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Microsoft poised to buy Navision

Microsoft poised to buy Navision

Accounting software vendor Navision has confirmed that it is considering a "strategic transaction", after a story in the UK's Financial Times newspaper reported that Microsoft is close to completing negotiations for the purchase of the Danish software company.

Microsoft is expected to pay about $US1.2 billion for the company, the Financial Times said. It spent $1.1 billion on a US business software developer, Great Plains Software, last year. Both Navision and Great Plains develop business-planning software for small and medium companies.

Navision has released a statement in response to the rumours, saying that it "can confirm that it is considering a possible strategic transaction". Director of corporate communications Søren Christensen would not expand on this, saying that "'strategic transaction' is a deliberately broad term that could cover many things and I cannot add anything to the wording".

Microsoft, likewise, would not comment on the report.

The effect such an acquisition would have on the Australian IT channel depends entirely upon what Microsoft's plans would be for the Navision line of products. Navision announced a merger with competitor Damgaard in November last year, and their two products, Axapta and Attain, already compete with Microsoft's Great Plains software.

Microsoft and Navision have been cooperating on several fronts for some time - Navision's Attain product has been based on the Microsoft platform for several years, and several Navision staff are based permanently in Redmond, Washington to aid the integration between their products.

Nevertheless, the reports have caused confusion among Navision's channel partners in Australia. "It's hard to know what's going on without knowing [Microsoft's] reasons for buying them," said one reseller.

One observer in the accounting software market said that, considering the strong development partnership between Navision and Microsoft, an acquisition would not be too much of a surprise. But Ian Warner, of Tasmania's Information Solutions Works, said he was also unsure of why the software giant would be interested in Navision, considering its previous acquisition of Great Plains.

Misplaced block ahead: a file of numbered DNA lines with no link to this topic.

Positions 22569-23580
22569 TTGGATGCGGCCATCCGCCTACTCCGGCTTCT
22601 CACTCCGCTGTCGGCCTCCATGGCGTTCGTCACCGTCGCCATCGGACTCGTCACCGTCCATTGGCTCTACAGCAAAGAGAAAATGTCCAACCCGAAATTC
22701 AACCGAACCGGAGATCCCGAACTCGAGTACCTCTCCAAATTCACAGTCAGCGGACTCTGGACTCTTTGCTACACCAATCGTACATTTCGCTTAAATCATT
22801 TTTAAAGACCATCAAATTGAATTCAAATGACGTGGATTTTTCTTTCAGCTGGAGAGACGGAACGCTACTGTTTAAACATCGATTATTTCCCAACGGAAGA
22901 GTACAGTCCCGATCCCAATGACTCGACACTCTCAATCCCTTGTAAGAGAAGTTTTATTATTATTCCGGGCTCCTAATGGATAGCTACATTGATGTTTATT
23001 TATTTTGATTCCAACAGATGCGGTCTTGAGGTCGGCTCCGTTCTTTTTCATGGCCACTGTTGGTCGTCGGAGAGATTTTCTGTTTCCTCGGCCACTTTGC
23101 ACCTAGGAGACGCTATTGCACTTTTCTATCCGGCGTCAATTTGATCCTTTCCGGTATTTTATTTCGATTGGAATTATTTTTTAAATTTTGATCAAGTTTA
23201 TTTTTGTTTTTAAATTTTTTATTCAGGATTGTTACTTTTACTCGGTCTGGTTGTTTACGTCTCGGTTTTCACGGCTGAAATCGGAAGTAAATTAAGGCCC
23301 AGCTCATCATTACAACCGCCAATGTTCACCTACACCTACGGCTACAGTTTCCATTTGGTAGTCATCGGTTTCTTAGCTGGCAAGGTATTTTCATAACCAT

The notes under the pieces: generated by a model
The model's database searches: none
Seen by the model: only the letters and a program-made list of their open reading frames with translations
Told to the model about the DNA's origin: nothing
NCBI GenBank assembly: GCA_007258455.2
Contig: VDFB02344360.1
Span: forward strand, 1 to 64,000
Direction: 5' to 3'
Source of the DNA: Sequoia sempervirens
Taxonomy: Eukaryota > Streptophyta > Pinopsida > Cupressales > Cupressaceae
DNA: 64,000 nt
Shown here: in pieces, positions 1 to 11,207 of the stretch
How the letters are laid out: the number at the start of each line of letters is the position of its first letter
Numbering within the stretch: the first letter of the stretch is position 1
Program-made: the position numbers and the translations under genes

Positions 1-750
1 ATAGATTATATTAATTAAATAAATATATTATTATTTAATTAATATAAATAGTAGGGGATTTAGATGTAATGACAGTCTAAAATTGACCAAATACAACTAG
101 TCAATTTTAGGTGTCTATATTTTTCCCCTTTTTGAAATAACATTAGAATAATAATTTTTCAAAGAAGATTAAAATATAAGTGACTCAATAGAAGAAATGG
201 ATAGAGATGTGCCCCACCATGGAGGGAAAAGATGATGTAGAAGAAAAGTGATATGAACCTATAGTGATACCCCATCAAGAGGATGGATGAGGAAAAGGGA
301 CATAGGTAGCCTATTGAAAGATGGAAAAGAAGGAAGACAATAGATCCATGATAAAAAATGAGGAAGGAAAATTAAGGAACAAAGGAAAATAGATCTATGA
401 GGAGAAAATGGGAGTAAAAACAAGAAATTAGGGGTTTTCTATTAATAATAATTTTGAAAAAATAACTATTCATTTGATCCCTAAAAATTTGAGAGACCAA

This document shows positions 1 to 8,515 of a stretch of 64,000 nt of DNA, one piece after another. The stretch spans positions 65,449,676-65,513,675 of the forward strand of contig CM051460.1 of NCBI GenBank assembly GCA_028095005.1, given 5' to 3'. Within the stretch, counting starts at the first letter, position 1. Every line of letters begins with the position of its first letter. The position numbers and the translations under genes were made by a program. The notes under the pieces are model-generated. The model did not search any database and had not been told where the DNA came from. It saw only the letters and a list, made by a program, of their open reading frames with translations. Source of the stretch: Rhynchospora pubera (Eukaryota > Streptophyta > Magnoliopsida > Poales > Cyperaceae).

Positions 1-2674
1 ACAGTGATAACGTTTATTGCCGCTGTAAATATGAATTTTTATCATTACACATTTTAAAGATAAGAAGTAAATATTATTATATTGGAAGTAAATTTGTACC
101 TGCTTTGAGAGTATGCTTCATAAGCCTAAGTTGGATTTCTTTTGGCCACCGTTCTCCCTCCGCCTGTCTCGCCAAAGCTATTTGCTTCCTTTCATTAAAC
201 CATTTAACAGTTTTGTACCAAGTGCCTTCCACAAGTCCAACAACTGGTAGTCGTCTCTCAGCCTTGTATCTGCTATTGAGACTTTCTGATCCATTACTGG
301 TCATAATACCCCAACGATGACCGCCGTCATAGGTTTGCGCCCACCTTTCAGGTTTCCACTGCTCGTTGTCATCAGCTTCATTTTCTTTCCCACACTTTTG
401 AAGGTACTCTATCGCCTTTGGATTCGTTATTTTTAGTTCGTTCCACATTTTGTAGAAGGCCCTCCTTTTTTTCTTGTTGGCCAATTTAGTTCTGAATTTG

"I don't know why Microsoft would be interested in having multiple products like that," Warner said. "How would you put them together?"

Another reseller speculated that the acquisition could be more to do with Microsoft trying to gain further exposure in Europe, where Navision is prevalent but where Great Plains lacks penetration.

Warner said he would have thought that other large vendors that do not have business management software with such global reach (IBM, for example) would be more likely to be in pursuit of the accounting software developer.

Peter Maggs of Data#3 said the company has no official line as yet but, because Data#3 is a partner of both Microsoft and Navision, he would not be too concerned about a possible merger.

Maggs said it would be unlikely to affect channel partners in the same way Microsoft's acquisition of Great Plains had. "Navision has a rock-solid 100 per cent channel model, which differentiates it from Great Plains," he said. "It would be harder to muddy the waters."


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